You CAN get up on the wrong side of the bed
You CAN get up on the wrong side of the bed: People who are in a bad mood in the morning struggle more throughout the day – even if nothing terrible actually happens!
- Waking up with a negative mindset can affect you for the rest of the day
- Being stressed in the morning reduces people’s brain function later on
- Scientists say their findings could encourage people to try to de-stress early on
Everybody has days when they get up on the wrong side of the bed, feeling ready for the day to end before it has even begun.
And scientists say the old adage may have some truth in it – research shows people who are in a bad mood in the morning then struggle more throughout the day.
Those who expect to have a bad day from the start have worse brain function later in the afternoon, according to a study, because the effects of stress set in even if nothing bad actually happens.
This reduces the brain’s working memory, making us more likely to make a mistake or struggle to focus.
But it may also be possible to ‘sleep it off’ – worrying about something the night before does not have the same effect.
The team who did the research say their findings could be used to help people relax in the morning in order to improve the rest of their day.
Researchers say people who wake up expecting to have a bad day have worse brain function later on in the afternoon
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The scientists from Penn State University in Pennsylvania studied 240 adults and asked them to rate their stress levels throughout the day.
Participants were also asked to complete exercises to test their working memory, which allows us to learn and retain information even when we are distracted.
‘In some sense the die is already cast when you wake up’
Those who were most stressed in the morning performed worse on the working memory tests later in the afternoon.
Researcher Martin Sliwinski said: ‘When you wake up in the morning with a certain outlook for the day, in some sense the die is already cast.
‘If you think your day is going to be stressful, you’re going to feel those effects even if nothing stressful ends up happening.
‘That hadn’t really been shown in the research until now, and it shows the impact of how we think about the world.’
HOW STRESS ‘TURBO CHARGES’ THE BODY
When you’re feeling stressed, it’s a sign that your body is going into emergency mode, according to University of Central Lancashire lecturer, Michael Porter.
He says this means the body becomes able to react quickly and increases memory recall, remembering every aspect of what you are sensing.
Inside the body, a complex cascade of hormones is triggered by the release of a hormone called CRH (corticotropin releasing hormone).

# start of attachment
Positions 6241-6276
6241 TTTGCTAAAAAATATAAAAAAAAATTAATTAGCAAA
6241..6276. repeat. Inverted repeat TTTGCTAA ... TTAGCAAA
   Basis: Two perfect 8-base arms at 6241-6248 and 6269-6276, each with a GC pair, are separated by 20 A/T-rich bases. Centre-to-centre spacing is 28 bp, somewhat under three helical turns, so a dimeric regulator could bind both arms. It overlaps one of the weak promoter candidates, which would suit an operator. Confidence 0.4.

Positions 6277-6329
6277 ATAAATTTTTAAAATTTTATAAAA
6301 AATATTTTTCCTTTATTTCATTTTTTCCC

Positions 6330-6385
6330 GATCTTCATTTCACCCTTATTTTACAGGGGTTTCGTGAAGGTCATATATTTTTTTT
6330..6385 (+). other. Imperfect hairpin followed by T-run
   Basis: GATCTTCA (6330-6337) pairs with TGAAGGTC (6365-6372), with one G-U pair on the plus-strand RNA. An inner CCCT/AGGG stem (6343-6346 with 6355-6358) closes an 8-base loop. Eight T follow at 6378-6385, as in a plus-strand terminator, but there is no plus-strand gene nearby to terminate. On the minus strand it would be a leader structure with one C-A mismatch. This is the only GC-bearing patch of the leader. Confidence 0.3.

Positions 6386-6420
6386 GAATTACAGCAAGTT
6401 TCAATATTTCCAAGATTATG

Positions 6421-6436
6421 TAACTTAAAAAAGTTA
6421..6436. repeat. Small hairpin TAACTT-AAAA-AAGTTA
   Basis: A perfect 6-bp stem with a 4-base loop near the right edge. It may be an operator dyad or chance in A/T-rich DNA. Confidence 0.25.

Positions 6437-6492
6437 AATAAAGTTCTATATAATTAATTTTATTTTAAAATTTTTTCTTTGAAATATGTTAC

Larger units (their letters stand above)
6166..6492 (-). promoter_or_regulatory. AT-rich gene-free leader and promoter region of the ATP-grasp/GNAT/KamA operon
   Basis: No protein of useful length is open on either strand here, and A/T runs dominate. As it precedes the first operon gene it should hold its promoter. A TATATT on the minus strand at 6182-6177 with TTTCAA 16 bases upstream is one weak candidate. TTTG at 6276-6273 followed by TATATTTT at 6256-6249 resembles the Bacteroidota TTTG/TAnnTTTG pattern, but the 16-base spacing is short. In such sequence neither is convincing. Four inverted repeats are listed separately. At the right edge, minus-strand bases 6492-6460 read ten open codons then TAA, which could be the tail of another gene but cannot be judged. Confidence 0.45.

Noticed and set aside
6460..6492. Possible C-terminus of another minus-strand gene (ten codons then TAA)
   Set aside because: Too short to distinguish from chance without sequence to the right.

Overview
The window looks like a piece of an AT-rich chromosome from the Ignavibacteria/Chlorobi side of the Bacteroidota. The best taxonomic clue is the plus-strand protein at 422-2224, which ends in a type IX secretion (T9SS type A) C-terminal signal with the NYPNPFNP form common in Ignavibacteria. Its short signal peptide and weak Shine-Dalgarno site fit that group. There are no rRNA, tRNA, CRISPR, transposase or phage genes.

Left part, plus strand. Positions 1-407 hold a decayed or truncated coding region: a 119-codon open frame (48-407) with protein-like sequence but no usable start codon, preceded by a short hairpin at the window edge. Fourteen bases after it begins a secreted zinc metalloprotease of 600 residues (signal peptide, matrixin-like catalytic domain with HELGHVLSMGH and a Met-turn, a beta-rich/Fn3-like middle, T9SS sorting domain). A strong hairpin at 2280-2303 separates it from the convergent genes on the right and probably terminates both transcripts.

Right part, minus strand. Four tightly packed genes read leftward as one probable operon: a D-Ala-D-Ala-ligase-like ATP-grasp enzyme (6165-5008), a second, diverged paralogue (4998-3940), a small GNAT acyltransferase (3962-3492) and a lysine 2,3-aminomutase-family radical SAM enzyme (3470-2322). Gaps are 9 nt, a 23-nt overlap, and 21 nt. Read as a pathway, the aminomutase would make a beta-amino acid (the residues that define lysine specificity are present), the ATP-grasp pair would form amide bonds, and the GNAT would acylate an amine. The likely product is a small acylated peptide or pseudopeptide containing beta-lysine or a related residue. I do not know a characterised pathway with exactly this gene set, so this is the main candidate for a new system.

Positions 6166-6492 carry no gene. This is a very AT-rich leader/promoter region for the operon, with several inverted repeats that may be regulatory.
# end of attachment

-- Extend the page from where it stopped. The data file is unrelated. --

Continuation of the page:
This results in an increase in breathing, blood pressure and heart rate, to help pump blood and oxygen around the body more effectively.
The liver also produces more energy and blood is moved from other areas of your body to support the muscles – which show increased strength and endurance.
Your immune system switches up a gear and your blood prepares itself to clot – in case you’re injured.
Your brain also starts working much better – fed by the extra glucose from the liver and oxygen being pumped around your body.
But if we are stressed for long periods of time our bodies get worn out and it can contribute to high blood pressure, stroke and diabetes.
Source: The Conversation
‘Stress helps us to prepare for and prevent certain events’
People who said in the evening that they were stressed about the following day did not show the same decline in brain power if they were less stressed in the morning.
Numerous studies have been done into the effect stress has on our bodies and brains, the scientists say, but less is known about how stress affects people before an event has actually happened.
Doctoral student Jinshil Hyun added: ‘Humans can think about and anticipate things before they happen, which can help us prepare for and even prevent certain events.
‘But this study suggests that this ability can also be harmful to your daily memory function, independent of whether the stressful events actually happen or not.’
How the research was carried out
A total of 240 people aged between 25 and 65 from different financial and racial backgrounds were involved in the study.
Using their smartphones, participants filled out seven stress surveys a day and completed working memory exercises five times a day for two weeks.
In the morning they were asked how they thought the rest of the day was going to go, and at night they were asked how they were expecting the next day to be.
‘Having the participants log their stress and cognition as they went about their day let us get a snapshot of how these processes work in the context of real, everyday life,’ Ms Hyun said.
‘We were able to gather data throughout the day over a longer period of time, instead of just a few points in time in a lab.’
The scientists now say there may be ways to stop people being as stressed in the morning, meaning they avoid the brain slump in the afternoon.
Mr Sliwinski added: ‘If you wake up and feel like the day is going to be stressful, maybe your phone can remind you to do some deep breathing relaxation before you start your day.’
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